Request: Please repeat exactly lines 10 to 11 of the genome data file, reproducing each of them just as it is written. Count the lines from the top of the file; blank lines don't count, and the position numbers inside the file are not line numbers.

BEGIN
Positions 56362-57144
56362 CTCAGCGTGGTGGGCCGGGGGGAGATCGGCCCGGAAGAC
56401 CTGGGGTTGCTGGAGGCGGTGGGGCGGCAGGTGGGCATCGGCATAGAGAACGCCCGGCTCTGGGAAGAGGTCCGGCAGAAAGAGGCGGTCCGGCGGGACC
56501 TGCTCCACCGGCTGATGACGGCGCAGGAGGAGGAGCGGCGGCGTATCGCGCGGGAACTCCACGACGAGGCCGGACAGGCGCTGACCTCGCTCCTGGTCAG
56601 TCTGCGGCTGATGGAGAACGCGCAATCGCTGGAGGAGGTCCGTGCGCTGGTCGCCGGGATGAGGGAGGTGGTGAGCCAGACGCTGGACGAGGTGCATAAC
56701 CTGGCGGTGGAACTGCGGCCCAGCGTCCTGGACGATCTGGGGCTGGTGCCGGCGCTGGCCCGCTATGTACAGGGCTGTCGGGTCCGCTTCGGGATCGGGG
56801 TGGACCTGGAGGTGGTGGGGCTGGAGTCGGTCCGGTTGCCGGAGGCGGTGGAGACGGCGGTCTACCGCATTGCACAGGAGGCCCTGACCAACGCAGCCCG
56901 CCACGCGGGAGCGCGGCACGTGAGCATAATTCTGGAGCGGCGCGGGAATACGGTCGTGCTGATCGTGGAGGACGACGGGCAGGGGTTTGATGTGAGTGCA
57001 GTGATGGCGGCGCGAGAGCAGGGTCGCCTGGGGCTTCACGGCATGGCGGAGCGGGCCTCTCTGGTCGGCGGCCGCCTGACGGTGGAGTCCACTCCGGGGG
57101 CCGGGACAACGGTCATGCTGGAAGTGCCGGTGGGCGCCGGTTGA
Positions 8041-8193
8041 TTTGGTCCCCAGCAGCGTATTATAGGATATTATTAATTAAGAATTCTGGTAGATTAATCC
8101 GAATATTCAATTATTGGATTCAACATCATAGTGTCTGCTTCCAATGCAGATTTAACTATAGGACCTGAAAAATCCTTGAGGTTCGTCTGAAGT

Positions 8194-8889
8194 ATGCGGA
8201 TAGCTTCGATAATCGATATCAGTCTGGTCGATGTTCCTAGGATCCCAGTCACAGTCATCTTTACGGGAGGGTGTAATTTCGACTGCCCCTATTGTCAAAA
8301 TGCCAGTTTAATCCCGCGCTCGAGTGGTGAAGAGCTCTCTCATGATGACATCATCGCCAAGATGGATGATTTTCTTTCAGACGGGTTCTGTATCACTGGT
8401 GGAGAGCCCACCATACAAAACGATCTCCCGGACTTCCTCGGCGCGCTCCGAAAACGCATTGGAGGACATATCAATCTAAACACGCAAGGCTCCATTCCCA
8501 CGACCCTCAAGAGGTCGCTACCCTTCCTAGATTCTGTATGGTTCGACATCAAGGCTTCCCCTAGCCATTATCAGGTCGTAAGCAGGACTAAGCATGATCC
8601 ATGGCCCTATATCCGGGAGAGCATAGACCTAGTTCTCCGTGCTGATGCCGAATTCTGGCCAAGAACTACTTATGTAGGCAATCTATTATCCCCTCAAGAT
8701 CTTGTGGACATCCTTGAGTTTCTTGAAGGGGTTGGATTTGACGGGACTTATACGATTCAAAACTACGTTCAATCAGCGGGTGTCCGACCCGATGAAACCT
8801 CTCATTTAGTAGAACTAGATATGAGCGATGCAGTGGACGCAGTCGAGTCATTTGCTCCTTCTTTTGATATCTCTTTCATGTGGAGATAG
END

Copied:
57101 CCGGGACAACGGTCATGCTGGAAGTGCCGGTGGGCGCCGGTTGA
Positions 8041-8193